Get to know the Species

Common eucalyptus

The most frequent eucalyptus species in Portugal, the common eucalyptus (Eucalyptus globulus) began to be planted in the country in the mid-19th century, as an ornamental species and source of wood. The tree attracts birds, but also bees and other insects, which seek the abundant nectar of its flowers.

With a characteristic long and smooth trunk (in white and brownish tones) and an aroma reminiscent of mint, the common eucalyptus does not go unnoticed. This is an evergreen tree, which can grow to over 70 meters and does not survive very low temperatures.

Known as a fast-growing tree, it owes this characteristic to a combination of factors, including the abundance of fine roots that capture rainwater well; the availability of nutrients that result from the decomposition of leaves and bark; the perennial leaves, with pores (stomata) on both sides, which allow photosynthesis to be maintained at high levels throughout the year; and the association with fungi existing in the soil (mycorrhizae).

The leaves, in the shape of a sickle and measuring around 20 centimetres in length, are distinguished by being narrow and by their pendulous (almost vertical) arrangement, which has clear advantages: it allows less wind resistance, directs the moisture produced by atmospheric condensation to the foot of the plant, and reduces the tree’s stress in case of excess sunlight.

As for the flowers, which appear between September and October, they last until late spring. Large and whitish or yellowish in colour, they produce nectar in abundance – used by bees and many other insects for the production of honey. The fruits are small woody capsules, approximately tetragonal in shape, which can contain between six and 30 seeds.

Naturalised in the Iberian Peninsula, where it was introduced in the second half of the 19th century, it represents about a quarter of the national forest area. Around it, other species can be found, in addition to bees and other insects. An example is the Bonelli’s eagle (a species of bird of prey with “Endangered” status), which may seek out old eucalyptus trees to build their nests.

Eucalyptus globulus

Did you know that…

  • The essential oil of the common eucalyptus leaves has balsamic, antiseptic, and anti-inflammatory properties, among others.
  • The name globulus (globe) is an allusion to the shape of the fruits and the first description of the species in the western world was made in 1800 by the French botanist Jacques Labillardière (from specimens collected in Tasmania).
  • Eucalyptus is the common name given to many species in the genera Eucalyptus, Corymbia, and Angophora. The good adaptation to Portuguese soil and climate, the speed of growth, and the properties of the wood contributed to making one species stand out in Portugal – Eucalyptus globulus.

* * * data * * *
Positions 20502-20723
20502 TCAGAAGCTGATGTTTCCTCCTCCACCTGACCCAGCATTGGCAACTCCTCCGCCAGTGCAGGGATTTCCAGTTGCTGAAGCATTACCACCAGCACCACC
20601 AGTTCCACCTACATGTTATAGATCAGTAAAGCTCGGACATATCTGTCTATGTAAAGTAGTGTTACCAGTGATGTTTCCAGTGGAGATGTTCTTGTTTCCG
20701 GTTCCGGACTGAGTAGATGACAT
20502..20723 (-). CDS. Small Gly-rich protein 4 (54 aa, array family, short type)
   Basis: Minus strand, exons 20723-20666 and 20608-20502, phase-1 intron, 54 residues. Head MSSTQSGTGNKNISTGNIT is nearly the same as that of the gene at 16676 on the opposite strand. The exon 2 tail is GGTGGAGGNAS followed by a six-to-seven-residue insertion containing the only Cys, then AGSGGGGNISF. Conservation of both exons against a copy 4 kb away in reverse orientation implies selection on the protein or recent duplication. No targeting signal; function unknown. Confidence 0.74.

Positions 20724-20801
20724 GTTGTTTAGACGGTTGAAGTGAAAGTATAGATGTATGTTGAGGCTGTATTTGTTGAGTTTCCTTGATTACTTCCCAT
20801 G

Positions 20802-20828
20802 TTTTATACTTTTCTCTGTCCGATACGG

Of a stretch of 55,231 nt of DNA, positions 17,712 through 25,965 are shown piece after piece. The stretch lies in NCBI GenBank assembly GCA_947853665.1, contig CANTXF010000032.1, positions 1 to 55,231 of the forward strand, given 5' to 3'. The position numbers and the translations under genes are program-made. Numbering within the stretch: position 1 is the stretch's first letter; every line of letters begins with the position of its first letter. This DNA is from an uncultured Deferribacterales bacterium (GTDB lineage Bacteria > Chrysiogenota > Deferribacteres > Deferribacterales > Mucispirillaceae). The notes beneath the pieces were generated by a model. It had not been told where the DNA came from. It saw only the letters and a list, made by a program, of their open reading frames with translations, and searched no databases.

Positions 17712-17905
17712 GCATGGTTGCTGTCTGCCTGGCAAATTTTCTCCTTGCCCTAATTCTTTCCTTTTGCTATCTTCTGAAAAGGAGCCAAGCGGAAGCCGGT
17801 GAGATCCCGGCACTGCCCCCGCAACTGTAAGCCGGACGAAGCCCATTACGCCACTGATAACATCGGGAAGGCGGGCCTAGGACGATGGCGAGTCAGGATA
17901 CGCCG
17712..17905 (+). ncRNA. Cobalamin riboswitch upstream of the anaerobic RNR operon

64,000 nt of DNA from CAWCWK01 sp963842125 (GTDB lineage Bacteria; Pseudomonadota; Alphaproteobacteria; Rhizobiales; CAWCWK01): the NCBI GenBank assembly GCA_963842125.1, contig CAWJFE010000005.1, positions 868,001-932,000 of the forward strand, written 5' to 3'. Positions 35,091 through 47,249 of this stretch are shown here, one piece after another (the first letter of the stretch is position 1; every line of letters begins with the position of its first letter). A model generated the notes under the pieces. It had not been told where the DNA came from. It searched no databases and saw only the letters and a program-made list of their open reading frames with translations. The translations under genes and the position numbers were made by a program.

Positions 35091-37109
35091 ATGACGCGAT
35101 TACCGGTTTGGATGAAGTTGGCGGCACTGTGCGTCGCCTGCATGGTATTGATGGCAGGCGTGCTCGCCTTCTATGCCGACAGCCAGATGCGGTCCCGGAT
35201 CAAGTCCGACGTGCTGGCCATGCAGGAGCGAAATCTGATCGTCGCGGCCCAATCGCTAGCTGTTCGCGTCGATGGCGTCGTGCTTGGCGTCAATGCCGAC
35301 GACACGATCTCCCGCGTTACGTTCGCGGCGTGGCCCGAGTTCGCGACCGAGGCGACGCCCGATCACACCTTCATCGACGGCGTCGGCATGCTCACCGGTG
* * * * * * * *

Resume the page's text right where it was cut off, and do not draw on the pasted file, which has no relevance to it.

• The word eucalyptus derives from the Latin Eucalyptus, which in turn is based on two Greek words Eu and Calyptus. These mean “well covered” or “well hidden”, in an allusion to the eucalyptus flower bud that resembles a kind of lid – called an operculum – protecting the remaining parts of the flower.

  • Common eucalyptus

    Eucalyptus globulus

  • Genus:


  • Family:


  • Conservation status:

    Least concern, according to the IUCN Red List – International Union for Conservation of Nature.

  • Habitats:

    Cool and humid places, where temperatures are not too low.

  • Distribution:

    Origin in South West Australia and Tasmania. Distribution on a global scale, in tropical and temperate zones. In Portugal, it is more common in the central coastal region.

  • Height/length:

    up to 55 m.

  • Lifespan:

    200+ years

How do we care for the common eucalyptus?

The Navigator Company has around 105 thousand hectares of forest under certified management, in which the common eucalyptus is the main species. These forests are subject to the best practices of sustainable forest management, to ensure their continuity, as well as the natural resources that are essential to the life of the eucalyptus and the more than 800 species and subspecies of flora already identified in the areas managed by the company.

The health, resilience, and renewal of these forest areas is also a central issue for the company’s sustainability, which is clearly evident in its common eucalyptus plantations, considered worldwide as the best species of this genus for the production of high quality pulp and paper.

In addition to being the source of the papers on which we write, read, or print, and for all those we use in our homes, eucalyptus fibre is an excellent raw material for new products of biological origin, in applications ranging from electronics, to health, and to packaging. Essential oil is extracted from its leaves, used in cosmetics, health, nutraceuticals (area that combines nutrition and pharmaceuticals) and even the bark is not wasted, being ultimately used to produce energy.